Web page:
Some atheists embrace religion for kids

RICE (US) — Despite their personal beliefs, atheist scientists with children often participate in religious traditions for social reasons, a new study finds.

Reported in the Journal for the Scientific Study of Religion, the study also finds some atheist scientists want their children to know about different religions so they can make informed decisions about their own religious preferences.

“Our research shows just how tightly linked religion and family are in U.S. society—so much so that even some of society’s least religious people find religion to be important in their private lives,” says Rice University sociologist Elaine Howard Ecklund.



The research was conducted through interviews with a scientifically selected sample of 275 participants pulled from a survey of 2,198 tenured and tenure-track faculty in the natural and social sciences at 21 U.S. research universities. Approximately half of the original survey population expressed some form of religious identity, whereas the other half did not—17 percent of atheists with children said they attended a religious service more than once in the past year.

The respondents cited a variety of reasons for integrating religion into their lives, including:

  • Scientific identity: Study participants wish to expose their children to all sources of knowledge (including religion) and allow them to make their own choices about a religious identity.
  • Spousal influence: Study participants are involved in a religious institution because of influence from their spouse or partner.
  • Desire for community: Study participants want a sense of moral community and behavior, even if they don’t agree with the religious reasoning.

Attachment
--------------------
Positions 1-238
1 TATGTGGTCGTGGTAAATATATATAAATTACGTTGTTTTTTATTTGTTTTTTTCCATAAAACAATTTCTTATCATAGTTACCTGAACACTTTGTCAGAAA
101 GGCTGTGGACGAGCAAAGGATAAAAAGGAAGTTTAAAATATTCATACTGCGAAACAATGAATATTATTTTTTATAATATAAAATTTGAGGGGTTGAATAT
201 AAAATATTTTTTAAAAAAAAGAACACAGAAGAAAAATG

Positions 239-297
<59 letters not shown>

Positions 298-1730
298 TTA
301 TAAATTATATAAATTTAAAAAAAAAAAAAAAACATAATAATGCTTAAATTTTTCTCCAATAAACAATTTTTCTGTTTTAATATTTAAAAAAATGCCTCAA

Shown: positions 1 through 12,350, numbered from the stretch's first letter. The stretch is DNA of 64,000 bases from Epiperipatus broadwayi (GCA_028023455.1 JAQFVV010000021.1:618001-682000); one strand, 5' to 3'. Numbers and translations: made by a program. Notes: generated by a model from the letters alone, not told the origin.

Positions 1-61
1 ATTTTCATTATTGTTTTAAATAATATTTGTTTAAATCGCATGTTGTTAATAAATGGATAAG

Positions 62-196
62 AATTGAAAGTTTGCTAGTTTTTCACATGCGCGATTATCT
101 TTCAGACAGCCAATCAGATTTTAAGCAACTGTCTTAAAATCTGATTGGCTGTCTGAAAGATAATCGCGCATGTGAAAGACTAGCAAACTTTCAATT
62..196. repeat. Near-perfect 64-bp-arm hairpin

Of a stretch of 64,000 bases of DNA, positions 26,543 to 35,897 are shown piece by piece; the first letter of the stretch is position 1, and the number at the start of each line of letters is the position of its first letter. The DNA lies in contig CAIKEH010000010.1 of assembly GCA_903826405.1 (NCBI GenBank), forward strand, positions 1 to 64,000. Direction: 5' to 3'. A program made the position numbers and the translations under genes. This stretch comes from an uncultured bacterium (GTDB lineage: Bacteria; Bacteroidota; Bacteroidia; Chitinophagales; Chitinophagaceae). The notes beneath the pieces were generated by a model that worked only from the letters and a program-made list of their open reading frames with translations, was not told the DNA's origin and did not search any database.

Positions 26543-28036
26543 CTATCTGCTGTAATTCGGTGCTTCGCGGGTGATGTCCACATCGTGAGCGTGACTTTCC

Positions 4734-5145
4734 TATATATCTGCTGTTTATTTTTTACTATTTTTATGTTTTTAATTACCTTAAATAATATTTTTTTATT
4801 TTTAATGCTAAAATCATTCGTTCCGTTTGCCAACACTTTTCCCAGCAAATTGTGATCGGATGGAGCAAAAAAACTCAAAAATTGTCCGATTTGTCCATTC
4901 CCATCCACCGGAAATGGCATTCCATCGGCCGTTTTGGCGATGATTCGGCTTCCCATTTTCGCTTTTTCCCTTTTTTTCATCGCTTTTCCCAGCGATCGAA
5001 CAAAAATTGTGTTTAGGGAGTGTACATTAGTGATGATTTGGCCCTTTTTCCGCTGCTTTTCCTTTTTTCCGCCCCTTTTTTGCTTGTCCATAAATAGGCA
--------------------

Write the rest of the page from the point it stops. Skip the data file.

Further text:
One of the most interesting findings, Ecklund says, was discovering that not only do some atheist scientists wish to expose their children to religious institutions, but they also cite their scientific identity as reason for doing so.

“We thought that these individuals might be less inclined to introduce their children to religious traditions, but we found the exact opposite to be true. They want their children to have choices, and it is more consistent with their science identity to expose their children to all sources of knowledge.”

One study participant raised in a strongly Catholic home said he came to believe later that science and religion were not compatible. He said what he wants to pass on to his daughter—more than the belief that science and religion are not compatible—is the ability to make her own decisions in a thoughtful, intellectual way.

“I … don’t indoctrinate her that she should believe in God,” the study participant said. “I don’t indoctrinate her into not believing in God.” He sees himself as accomplishing this by exposing her to a variety of religious choices, including Christianity, Islam, Buddhism, and others.

The study’s findings will help the public better understand the role that religious institutions play in society, Ecklund says.

“I think that understanding how nonreligious scientists utilize religion in family life demonstrates the important function they have in the U.S.”

The paper was co-authored by Kristen Schultz Lee, a sociologist at the University at Buffalo. A grant from the John Templeton Foundation and funding from Rice supported the research.

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